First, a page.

Carte de la Louisiane cours de Mississippi et Pais Voisins
An important and rare map of the Mississippi Valley from the Gulf of Mexico in the South to the Great Lakes region in North, by Jacques-Nicolas Bellin, the pre-eminent cartographer of the 18th Century. The map was originally published in François Xavier de Charlevoix's Histoire et description générale de la Nouvelle France in 1744. It has been argued that Charlevoix's Histoire et description générale proved influential as one of the most comprehensive works on North America prior to the Seven Year’s War 1756-63. As such, this map would have been of particular interest to Europeans as it would have depicted a region where European powers, notably France, Spain and Britain, would eventually compete and clash for supremacy and control of the vast riches of the North American continent.
Bellin’s map is based on
Guillaume De L'Isle's influential map of 1718. However, it has also been argued that Bellin’s map “offers a wealth of new material throughout” thus making this example worthy of study. Some of the new material includes the drawing of new sites of the various fortifications and native villages, as well as new depictions for the Great Lakes region and Florida and corrections to the Ohio and Wabash Rivers.
The map also provides an important reminder of the different approaches between the French and the British in the colonization and exploration of North America. Bellin depicts the region from the Appalachians in the East to the Rivière du Nord (Rio Grande) in the West including Texas and New Mexico in the South as being part of the French territory commonly know as La Louisiane. Much of the Louisiana territory is based on land claims for the French Crown made by René-Robert de La Salle during his various expeditions in the Mississippi and Ohio Valleys in the mid to late 1600’s. In stark contrast, the English colonies are relegated to the Appalachians and the Eastern sea board. Whereas, the English concentrated their efforts to exploring maritime routes to Asia via the Northwest or Northeast Passage, the French focused their efforts in finding a river route through the interior of the North American continent. As such, Charlevoix, who was a Jesuit missionary, was commissioned to enquire in his travels, which would later be published in his Histoire et description générale, as to the possible existence of a Western Sea and inland water routes to the Pacific. The French Crown also became interested in the region as early as 1700 for future colonization and settlements to counter balance the growing power of the English colonies to the East.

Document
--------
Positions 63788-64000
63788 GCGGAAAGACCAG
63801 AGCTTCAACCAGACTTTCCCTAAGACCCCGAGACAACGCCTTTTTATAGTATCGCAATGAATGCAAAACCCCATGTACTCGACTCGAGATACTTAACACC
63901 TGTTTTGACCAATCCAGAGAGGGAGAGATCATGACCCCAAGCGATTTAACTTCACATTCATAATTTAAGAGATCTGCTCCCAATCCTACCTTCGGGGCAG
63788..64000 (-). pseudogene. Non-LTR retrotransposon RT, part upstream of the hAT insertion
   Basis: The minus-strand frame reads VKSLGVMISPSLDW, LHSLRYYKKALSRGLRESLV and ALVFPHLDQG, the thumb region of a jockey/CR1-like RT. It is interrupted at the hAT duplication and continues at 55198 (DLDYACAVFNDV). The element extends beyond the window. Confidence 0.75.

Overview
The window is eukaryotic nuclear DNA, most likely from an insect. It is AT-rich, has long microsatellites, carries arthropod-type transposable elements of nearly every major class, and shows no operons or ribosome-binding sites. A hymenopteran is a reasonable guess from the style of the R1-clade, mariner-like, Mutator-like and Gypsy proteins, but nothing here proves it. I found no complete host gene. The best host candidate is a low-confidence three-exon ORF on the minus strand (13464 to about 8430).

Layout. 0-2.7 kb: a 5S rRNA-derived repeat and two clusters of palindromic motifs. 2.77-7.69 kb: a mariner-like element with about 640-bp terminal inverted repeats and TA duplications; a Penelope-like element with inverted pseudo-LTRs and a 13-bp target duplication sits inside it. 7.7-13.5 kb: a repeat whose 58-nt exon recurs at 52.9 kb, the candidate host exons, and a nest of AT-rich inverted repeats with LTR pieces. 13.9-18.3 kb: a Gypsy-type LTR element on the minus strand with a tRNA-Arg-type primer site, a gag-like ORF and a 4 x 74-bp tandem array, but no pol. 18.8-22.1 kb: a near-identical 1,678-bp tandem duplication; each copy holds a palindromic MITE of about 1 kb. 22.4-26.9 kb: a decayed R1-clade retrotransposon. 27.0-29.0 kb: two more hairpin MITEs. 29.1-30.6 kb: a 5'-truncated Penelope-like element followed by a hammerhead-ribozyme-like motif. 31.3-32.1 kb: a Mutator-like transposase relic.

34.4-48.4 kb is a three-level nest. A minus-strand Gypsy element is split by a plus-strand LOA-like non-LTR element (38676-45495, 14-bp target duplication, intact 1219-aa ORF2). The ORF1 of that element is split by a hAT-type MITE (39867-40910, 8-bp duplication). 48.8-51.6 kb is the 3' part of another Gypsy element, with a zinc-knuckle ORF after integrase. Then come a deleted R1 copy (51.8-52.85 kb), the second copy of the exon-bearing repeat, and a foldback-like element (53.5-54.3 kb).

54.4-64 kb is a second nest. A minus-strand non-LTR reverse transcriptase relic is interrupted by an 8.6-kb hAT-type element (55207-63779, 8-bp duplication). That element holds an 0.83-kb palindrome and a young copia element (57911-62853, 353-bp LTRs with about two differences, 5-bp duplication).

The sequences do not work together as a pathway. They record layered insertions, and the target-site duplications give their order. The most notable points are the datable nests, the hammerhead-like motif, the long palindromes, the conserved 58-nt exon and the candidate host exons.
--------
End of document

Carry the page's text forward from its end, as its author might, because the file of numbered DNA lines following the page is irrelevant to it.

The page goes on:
It has also been observed that the map offers an interesting insight into the different relationship that existed between the French and British towards Native Americans. Whereas the Native presence in the English colonies is sparse, the french territory in La Louisiane depicts many Native villages. With a vast territory to administer, it was imperative for the French to maintain peaceful co-existance with the Native population not only economic reasons, but for defensive and survival purposes.
Bellin’s map is thus of interest as it helps in the understanding of some of the forces that helped shape the socio-political landscape of the interior of the North American continent in an age of conflict and exploration.
(Sources: This map is offered for sale co-jointly with Geographicus Rare Antique Maps.)